Assembly Poll Results: Alongside Defeat, It’s Necessary to Analyse BJP's Victory Mechanism
Elections teach us the basic lessons of democracy. The Assembly elections held in five states tell the story of a system that is dominant over the people. Out of these five states, the unexpected landslide victory of the Bharatiya Janata Party (BJP) in three big states of the Hindi belt -- Rajasthan, Madhya Pradesh, and Chhattisgarh – has had a direct impact on the future of the Opposition INDIA bloc. And, that impact has been very hard. The Congress had to postpone the meeting of the INDIA bloc called on December 6. This development should be recorded as the fourth victory for BJP and especially Prime Minister Narendra Modi. Congress is the nucleus of the INDIA bloc and the more intense the attack on Congress is from within and outside, the more beneficial it will be for BJP. This whole incident seems as if a script is being read.
The Assembly poll victory is attributed to the charisma of Prime Minister Modi and the blame for the defeat is being pinned on Congress leader Rahul Gandhi. With this, a successful move was made to blunt the edge of the Opposition and its alliance -- INDIA.
The entire focus has shifted to discuss what went wrong in the Congress and its leadership. With this, we can easily move toward making Indian democracy Opposition-free at the national level. There should be a discussion on the irregularities of Congress, but also the poll results need concrete analysis of the victory and an invisible system.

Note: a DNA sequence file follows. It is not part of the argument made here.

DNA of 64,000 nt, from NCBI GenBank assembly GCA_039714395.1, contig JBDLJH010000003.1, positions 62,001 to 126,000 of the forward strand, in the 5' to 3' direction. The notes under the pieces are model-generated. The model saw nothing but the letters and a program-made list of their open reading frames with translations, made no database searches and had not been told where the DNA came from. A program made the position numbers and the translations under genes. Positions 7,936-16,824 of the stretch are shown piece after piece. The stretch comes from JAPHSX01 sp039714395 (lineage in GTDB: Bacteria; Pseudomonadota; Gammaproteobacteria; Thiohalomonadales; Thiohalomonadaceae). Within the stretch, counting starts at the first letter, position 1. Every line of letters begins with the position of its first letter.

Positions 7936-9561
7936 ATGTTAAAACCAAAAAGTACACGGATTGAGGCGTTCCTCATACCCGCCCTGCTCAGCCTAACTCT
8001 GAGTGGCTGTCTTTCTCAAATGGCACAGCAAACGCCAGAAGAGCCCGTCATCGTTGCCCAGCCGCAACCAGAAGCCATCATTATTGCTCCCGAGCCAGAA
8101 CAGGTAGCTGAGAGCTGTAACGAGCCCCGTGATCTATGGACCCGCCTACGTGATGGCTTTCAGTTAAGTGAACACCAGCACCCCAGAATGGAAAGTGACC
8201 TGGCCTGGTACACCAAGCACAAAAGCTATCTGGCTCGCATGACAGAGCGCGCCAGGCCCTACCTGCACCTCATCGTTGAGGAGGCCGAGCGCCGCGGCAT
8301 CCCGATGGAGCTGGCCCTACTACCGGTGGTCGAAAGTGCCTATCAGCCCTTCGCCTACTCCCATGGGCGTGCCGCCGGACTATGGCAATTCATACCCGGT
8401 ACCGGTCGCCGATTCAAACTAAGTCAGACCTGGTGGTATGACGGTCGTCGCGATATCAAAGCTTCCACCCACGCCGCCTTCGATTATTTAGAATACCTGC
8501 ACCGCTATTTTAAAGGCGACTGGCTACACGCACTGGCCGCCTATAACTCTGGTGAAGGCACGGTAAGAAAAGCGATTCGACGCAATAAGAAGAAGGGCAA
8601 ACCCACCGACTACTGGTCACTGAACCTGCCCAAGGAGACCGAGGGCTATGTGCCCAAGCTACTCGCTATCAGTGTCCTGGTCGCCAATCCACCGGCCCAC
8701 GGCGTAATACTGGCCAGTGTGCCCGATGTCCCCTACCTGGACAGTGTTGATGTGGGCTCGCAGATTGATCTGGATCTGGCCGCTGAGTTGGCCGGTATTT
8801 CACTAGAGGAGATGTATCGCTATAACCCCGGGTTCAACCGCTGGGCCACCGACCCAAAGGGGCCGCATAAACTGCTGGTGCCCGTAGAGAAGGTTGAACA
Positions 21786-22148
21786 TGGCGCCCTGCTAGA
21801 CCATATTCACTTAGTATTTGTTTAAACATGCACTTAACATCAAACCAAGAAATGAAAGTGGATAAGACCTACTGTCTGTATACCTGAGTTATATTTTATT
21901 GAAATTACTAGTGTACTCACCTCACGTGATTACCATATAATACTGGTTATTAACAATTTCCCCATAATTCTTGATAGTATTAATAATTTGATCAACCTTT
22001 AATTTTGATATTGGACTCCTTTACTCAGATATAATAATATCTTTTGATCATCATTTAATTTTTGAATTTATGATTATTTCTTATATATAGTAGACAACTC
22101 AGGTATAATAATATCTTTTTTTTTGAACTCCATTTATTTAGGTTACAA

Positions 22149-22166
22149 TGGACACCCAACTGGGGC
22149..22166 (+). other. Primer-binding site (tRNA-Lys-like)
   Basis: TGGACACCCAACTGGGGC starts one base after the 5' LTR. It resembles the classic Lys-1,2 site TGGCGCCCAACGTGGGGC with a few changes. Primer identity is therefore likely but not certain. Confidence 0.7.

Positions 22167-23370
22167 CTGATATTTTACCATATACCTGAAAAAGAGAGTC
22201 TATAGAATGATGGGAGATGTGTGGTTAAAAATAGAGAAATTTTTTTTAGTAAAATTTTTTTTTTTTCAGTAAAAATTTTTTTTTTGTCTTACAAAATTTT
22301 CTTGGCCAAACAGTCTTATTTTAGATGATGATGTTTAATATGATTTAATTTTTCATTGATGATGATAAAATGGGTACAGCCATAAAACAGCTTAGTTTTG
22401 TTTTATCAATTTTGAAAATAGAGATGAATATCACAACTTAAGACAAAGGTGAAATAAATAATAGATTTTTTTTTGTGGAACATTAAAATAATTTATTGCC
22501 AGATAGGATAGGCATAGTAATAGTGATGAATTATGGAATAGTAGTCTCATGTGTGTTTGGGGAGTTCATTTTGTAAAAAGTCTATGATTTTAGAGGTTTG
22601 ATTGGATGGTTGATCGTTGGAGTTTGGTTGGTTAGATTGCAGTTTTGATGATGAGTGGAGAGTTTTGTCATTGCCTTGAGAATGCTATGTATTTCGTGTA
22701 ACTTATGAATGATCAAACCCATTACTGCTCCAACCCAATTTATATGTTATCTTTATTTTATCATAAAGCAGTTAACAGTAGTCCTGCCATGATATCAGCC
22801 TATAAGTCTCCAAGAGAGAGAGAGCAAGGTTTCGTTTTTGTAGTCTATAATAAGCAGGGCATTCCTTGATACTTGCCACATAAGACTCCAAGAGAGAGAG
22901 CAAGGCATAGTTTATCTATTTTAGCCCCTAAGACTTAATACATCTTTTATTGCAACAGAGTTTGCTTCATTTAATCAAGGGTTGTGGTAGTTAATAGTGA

Democracy without opposition is a scary proposition, and if the country is moving in that direction, then it is very important to find and identify the reasons behind it. In his speech in the beginning of the winter session of Parliament after winning in three states, Prime Minister Modi said that the Opposition lost because it carried out “negative” campaigning. The reality is that BJP's campaign under the leadership of the Prime Minister in these three Hindi-speaking states was focused on communal polarisation (Kanhaiyalal's murder in Rajasthan), indecent remarks about Rahul Gandhi (‘Chief of fools, hang him’), etc. Add to this the speeches made by Assam Chief Minister Himanta Biswa Sarma and Uttar Pradesh Chief Minister Yogi Adityanath, it shows how communal hatred was propagated to polarise Hindu votes. But who will keep track of all this?
According to the Constitution of the country, the Election Commission (EC) should take action against the above speeches, which contributed to the spread of communal disharmony among the voters, which is an offence, but our EC has been seen as very kind toward hate mongers. The EC had problems with the word panauti, but not with words that directly spread communal hatred and target national leaders with hateful campaigns.